Cookies Policy
X

This site uses cookies. By continuing to browse the site you are agreeing to our use of cookies.

I accept this policy

Find out more here

Health

Brill’s MyBook program is exclusively available on BrillOnline Books and Journals. Students and scholars affiliated with an institution that has purchased a Brill E-Book on the BrillOnline platform automatically have access to the MyBook option for the title(s) acquired by the Library. Brill MyBook is a print-on-demand paperback copy which is sold at a favorably uniform low price.

Access this chapter

+ Tax (if applicable)

Chapter Summary

It is difficult to determine the rate of infant murder in Eichstätt. The rate of single motherhood is likewise difficult to uncover, as are the local attitudes towards it. Motherhood seems to have made Kunigunda Pronner's situation more precarious than it had been, keeping her out of employment. Her situation only stabilized after the death of her third child, and then through the employment offered by Anna Widman. What the witch-trial transcripts do reveal is the presence of at least one woman in the community who possessed a reputation for terminating unwanted pregnancies. This woman, Anna Harding, had other medical skills too. The transcripts also show that women of all classes used folk medicine as a complement or in preference to the prescriptions of authorized medical practitioners like barbers and physicians. Another medical figure who dominates the earlier interrogations of 1617 to 1619 is the midwife.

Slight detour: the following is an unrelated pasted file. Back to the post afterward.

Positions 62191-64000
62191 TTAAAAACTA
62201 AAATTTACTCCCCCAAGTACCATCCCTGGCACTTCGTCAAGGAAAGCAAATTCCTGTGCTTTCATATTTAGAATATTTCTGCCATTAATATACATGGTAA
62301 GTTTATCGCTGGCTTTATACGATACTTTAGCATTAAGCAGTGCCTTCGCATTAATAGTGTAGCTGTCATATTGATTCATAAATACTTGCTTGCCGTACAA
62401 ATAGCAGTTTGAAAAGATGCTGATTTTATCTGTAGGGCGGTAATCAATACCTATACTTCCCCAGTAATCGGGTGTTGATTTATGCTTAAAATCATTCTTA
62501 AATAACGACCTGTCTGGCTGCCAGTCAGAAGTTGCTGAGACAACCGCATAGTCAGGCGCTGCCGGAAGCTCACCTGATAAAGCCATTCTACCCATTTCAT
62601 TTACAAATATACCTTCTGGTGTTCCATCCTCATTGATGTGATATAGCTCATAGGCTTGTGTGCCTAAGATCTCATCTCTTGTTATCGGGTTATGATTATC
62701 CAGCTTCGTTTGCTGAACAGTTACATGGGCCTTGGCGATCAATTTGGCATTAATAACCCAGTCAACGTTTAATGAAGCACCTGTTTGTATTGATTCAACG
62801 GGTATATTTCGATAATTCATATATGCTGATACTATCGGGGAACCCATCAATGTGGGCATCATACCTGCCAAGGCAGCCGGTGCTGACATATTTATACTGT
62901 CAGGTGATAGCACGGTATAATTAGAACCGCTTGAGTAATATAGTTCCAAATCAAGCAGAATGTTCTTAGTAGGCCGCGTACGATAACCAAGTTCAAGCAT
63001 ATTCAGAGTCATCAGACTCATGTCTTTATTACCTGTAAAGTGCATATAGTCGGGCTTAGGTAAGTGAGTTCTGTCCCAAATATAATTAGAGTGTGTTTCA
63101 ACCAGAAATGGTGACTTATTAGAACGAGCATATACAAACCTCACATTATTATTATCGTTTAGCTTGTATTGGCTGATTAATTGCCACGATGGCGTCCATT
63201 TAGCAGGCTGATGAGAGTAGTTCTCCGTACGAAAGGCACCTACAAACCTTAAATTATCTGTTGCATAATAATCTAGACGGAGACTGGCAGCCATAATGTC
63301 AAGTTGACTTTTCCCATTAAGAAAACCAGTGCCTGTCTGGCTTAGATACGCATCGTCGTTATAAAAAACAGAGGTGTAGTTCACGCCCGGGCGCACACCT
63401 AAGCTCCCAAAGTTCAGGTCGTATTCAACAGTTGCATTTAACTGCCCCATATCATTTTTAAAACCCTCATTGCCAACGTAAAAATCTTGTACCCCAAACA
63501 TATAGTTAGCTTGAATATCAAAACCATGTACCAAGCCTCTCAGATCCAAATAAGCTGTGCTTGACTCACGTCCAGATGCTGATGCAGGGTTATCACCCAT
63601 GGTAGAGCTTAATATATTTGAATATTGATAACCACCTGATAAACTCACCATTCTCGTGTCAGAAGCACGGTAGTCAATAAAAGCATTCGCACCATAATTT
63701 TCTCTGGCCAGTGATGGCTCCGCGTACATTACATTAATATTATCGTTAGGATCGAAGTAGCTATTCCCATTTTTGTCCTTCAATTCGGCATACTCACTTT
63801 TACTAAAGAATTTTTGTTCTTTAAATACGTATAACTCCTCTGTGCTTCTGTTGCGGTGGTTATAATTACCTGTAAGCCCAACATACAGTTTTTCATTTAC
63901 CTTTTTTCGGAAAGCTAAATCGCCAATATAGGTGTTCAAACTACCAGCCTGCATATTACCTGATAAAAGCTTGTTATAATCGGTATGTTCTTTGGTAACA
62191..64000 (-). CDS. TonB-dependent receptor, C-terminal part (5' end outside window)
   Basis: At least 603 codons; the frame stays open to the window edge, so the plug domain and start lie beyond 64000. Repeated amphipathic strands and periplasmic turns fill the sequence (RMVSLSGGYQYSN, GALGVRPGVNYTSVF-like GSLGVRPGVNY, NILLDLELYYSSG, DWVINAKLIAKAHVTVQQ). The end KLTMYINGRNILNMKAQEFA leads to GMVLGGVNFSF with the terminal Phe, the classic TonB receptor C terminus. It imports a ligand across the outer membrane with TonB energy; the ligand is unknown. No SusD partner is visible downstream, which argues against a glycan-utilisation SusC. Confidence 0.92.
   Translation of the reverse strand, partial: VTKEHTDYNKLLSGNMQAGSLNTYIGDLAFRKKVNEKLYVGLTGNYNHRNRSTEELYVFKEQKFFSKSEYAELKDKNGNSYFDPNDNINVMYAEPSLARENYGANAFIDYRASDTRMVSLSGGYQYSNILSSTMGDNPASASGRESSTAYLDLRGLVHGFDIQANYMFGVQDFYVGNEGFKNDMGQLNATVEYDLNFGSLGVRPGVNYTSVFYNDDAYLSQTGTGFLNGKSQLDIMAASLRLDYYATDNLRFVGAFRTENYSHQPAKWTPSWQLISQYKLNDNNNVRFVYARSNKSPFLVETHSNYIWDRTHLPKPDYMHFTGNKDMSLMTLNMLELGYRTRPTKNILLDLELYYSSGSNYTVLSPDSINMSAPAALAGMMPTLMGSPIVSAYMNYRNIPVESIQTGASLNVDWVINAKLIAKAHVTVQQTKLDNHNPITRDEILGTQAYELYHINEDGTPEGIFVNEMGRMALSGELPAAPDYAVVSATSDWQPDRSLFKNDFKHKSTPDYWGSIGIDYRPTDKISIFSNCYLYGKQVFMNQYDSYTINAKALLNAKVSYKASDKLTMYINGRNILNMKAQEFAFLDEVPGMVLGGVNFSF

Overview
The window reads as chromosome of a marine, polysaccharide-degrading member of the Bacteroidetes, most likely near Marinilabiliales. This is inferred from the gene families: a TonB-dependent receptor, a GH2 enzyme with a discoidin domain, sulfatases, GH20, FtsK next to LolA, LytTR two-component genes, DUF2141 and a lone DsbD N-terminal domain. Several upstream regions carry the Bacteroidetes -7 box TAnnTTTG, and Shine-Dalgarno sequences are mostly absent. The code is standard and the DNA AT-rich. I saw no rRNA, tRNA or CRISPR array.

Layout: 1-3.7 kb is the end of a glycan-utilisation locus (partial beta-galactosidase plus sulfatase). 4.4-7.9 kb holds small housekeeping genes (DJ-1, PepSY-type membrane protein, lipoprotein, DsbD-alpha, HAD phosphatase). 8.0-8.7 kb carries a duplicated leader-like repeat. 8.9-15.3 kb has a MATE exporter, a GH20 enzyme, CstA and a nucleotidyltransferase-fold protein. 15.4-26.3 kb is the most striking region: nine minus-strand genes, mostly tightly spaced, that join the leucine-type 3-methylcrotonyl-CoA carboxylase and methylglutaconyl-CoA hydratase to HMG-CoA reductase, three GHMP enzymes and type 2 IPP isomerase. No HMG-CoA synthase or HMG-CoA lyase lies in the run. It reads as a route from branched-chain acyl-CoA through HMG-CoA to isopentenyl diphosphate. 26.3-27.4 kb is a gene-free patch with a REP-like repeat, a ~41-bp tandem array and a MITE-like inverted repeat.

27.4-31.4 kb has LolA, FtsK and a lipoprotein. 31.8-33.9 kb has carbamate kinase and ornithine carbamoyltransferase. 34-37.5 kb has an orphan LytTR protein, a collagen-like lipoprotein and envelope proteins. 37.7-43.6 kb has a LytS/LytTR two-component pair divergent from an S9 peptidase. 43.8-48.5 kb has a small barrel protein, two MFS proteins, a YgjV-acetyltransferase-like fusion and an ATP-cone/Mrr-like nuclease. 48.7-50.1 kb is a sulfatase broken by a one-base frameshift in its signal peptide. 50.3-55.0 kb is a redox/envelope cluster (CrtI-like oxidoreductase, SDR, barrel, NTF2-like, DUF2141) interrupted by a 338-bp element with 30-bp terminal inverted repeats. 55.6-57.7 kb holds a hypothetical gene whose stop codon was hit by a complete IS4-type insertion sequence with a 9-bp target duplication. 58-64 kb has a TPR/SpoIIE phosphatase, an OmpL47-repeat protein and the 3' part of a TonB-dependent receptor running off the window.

Keywords: Anna Harding; Eichstätt; Kunigunda Pronner; medical practitioners; midwife; motherhood; witch-trial transcripts

10.1163/ej.9789004160934.i-288.40
/content/books/10.1163/ej.9789004160934.i-288.40
dcterms_subject,pub_keyword
6
3
Loading

Sign-in

Can't access your account?
  • Tools

  • Add to Favorites
  • Printable version
  • Email this page
  • Recommend to your library

    You must fill out fields marked with: *

    Librarian details
    Your details
    Why are you recommending this title?
    Select reason:
     
    Witchcraft, Gender and Society in Early Modern Germany — Recommend this title to your library
  • Export citations
  • Key

  • Full access
  • Open Access
  • Partial/No accessInformation